|DANIEL C. KINNAMAN.|
Along various lines of activity Daniel C. Kinnaman has
contributed to the development and progress of the west and is now an
active and valued representative of business interests of
Rawlins, where he is widely known as the manager of the Wyoming
He was born in Logansport, Indiana, December 6, 1865, a son of Solomon Kinnaman, who was likewise a native of that state and a representative of one of the old families of Indiana. The ancestral line, however, is traced back to Scotland. The first of the family to come to the new world settled in North Carolina prior to the Revolutionary war and among the ancestors have been those who have fought in every war in which the country has been engaged from the conflict to establish the independence of the nation down to the present time. In a word the family has ever been noted for patriotic loyalty to the country. Solomon Kinnaman was a successful Indiana farmer but at the time of the Civil war put aside all business and personal considerations in order to espouse the Union cause, serving in a regiment of Indiana Infantry, as a private during the latter part of the conflict. He then returned to the Hoosier state and again became an active factor in its agricultural development. There he passed away May 8, 1916, at the age of seventy-five years. His wife bore the maiden name of Susan Wagner and was a native of Indiana, belonging to an old Pennsylvania family of Holland Dutch descent that was founded in America at New Amsterdam between 1620 and 1630. Mrs. Kinnaman passed away in 1899, at the age of fifty-one years.
Daniel C. Kinnaman. who was the eldest in a family of seven children, pursued his education in the public schools of Logansport and spent his early life upon the home farm, dividing his time between the duties of the schoolroom, the pleasures of the playground and the work of the fields. At the age of eighteen years he started out to earn his living independently and entered upon an apprenticeship to the carpenter's trade, which he thoroughly mastered. He afterward worked at the trade as a journeyman for twelve years and during that time he took up the study of civil engineering, in which he attained marked proficiency without the aid of college instruction, passing the required state examination with one of the highest grades ever made. In 1896 he became associated with the Union Pacific Railroad Company on its Wyoming division in the hydraulic engineering department and did splendid work in that connection until 1907 save for one year which he spent as an active representative of his profession in Alaska, taking the longitude and doing other highly scientific work. Mr. Kinnaman has made Rawlins his permanent abode since 1896. He was employed for a time by the Union Pacific in its general offices in Omaha and in July, 1907, entered into his present business relations, the Wyoming Supply Company being organized and incorporated as the successor to the business of W. H. Wickham. This business was originally established by William Jungquist, and was the first store of the kind in Rawlins. They carried a large line of hardware and with the passing years the business has been developed until the Wyoming Supply Company has today the largest and best equipped store in its line in Rawlins. Mr. Kinnaman was one of the original incorporators and stockholders and is the company's manager. Under his direction the trade has gradually grown and developed and his activities have placed him in the ranks of the leading merchants in his adopted city.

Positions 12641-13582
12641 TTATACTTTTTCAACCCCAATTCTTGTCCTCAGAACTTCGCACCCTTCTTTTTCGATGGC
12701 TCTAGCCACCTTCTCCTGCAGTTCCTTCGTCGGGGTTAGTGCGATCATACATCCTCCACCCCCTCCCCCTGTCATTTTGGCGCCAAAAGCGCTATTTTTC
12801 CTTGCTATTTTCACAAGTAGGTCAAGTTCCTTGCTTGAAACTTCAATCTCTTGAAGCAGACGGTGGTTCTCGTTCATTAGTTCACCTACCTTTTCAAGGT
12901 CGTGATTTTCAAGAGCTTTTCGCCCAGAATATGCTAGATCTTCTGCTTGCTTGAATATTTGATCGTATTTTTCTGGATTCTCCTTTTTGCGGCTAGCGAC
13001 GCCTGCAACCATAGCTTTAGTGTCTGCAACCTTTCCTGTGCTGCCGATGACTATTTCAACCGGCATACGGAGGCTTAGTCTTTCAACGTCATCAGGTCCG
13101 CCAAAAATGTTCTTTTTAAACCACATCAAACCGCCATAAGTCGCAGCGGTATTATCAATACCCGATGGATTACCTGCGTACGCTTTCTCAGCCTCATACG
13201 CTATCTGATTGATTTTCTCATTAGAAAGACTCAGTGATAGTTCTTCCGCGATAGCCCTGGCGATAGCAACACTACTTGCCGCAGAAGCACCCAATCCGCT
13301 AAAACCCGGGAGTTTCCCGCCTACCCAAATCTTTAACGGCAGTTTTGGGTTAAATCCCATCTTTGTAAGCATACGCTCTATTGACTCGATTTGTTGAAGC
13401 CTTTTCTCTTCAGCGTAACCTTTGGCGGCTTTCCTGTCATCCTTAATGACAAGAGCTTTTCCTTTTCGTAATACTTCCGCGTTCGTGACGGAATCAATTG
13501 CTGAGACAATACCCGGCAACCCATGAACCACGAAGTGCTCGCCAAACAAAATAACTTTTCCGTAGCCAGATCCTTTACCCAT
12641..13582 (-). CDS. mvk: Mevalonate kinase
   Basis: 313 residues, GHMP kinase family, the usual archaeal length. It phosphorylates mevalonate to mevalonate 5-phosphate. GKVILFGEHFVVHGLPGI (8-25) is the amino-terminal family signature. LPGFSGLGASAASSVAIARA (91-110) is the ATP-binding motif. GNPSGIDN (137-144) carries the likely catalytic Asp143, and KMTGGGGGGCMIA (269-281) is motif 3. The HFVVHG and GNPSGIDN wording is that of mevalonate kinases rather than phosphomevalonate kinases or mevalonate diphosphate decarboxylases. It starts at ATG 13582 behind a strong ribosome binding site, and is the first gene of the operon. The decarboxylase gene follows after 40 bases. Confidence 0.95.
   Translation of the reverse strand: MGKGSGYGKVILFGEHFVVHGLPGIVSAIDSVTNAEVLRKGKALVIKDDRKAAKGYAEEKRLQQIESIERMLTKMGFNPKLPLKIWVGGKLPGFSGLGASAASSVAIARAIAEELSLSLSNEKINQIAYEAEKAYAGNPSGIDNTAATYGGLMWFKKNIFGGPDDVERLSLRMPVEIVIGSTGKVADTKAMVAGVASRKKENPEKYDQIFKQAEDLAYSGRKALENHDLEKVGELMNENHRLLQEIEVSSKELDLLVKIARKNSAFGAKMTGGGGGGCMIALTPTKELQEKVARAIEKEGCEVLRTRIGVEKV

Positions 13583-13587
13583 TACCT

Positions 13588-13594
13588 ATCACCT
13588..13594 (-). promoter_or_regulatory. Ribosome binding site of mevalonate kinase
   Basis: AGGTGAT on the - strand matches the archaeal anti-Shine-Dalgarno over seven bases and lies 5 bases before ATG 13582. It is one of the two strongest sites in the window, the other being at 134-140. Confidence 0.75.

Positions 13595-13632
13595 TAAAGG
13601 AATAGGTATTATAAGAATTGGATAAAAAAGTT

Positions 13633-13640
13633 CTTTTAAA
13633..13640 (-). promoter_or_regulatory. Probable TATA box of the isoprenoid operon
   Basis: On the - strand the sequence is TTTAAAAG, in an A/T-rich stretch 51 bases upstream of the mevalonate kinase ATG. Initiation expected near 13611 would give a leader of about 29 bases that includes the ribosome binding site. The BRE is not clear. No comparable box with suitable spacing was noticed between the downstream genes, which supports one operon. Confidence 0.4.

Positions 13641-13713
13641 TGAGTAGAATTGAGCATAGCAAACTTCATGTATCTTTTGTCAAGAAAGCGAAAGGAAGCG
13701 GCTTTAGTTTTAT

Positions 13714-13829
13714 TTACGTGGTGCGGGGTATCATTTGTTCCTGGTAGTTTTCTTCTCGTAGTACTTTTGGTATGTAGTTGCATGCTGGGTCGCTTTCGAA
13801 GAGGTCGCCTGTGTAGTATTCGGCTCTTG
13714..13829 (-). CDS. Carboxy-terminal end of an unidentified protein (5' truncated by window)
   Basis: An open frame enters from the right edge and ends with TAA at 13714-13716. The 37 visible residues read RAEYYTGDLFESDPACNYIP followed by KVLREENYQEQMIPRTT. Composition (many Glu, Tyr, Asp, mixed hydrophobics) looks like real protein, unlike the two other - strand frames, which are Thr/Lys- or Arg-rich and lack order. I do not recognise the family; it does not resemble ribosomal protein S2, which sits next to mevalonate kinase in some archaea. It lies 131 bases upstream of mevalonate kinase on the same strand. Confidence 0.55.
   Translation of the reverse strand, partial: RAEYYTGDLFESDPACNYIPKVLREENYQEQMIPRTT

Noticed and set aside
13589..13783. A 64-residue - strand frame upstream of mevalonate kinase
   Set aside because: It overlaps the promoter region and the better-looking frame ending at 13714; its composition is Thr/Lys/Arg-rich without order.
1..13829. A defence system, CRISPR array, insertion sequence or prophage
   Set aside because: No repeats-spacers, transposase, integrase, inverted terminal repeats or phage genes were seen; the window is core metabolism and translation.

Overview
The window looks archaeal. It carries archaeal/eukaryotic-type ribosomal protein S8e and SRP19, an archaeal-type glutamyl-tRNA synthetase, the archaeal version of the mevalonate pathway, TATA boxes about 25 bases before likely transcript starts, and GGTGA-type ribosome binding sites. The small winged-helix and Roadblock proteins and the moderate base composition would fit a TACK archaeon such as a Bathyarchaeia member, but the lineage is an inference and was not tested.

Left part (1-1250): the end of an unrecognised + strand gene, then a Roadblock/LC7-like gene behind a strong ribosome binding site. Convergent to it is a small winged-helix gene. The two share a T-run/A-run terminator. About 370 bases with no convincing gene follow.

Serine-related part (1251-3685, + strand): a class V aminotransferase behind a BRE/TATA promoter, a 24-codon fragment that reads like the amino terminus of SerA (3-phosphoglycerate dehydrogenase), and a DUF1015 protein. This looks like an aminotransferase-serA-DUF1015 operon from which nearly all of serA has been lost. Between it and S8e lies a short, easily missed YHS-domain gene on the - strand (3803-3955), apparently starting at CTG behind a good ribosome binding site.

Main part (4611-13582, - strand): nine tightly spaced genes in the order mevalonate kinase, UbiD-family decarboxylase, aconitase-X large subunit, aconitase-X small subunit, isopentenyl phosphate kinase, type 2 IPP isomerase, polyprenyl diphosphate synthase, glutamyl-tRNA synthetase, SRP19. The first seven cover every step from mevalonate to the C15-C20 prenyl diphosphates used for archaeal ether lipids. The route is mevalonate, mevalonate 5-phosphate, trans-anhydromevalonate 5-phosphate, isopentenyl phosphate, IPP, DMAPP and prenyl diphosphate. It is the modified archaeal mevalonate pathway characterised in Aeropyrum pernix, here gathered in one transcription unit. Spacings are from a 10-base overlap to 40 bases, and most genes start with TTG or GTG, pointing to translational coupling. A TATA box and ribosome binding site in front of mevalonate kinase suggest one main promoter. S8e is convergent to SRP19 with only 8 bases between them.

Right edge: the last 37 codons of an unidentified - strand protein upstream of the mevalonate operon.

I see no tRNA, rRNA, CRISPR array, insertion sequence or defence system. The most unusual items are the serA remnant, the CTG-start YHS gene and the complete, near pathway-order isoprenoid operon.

On the 7th of July, 1901, in Rawlins, Mr. Kinnaman was united in marriage to Miss Karin Esbenson, a native of Sweden, who came to America in her girlhood days with her parents when fifteen years of age, the family home being established in Carbon county, Wyoming. She is a daughter of Mr. and Mrs. Swan Esbenson, who are still living but have returned to their native land. Mr. and Mrs. Kinnaman have become parents of three children: Elmer D., who was born in Rawlins, April 6, 1902, now serving in the United States navy; Corinne. born in 1904; and Martha J., February 22, 1911.
Politically Mr. Kinnaman is a democrat and in 1910 was elected county surveyor of Carbon county, which position he acceptably filled for one term. Fraternally he is a Mason, belonging to the lodge and to various departments of the order, having also become a Noble of the Mystic Shrine. He is connected with the Modern Woodmen of America and he and his family are members of the Methodist church. He is interested in all that pertains to the material, intellectual, social, political and moral progress of his community and for nine years he served on the school board and was the architect of the manual training school and high school of Rawlins. The development of the latent powers with which nature endowed him has brought him to a prominent position in professional and in commercial circles in the west. He has held to high standards in what he has accomplished and while busily engaged in the conduct of his private interests he has at the same time found opportunity to cooperate in all those well defined plans and measures which have to do with the upbuilding and progress of city and state. He is indeed a public-spirited man and one whose labors have been far reaching, resultant and beneficial.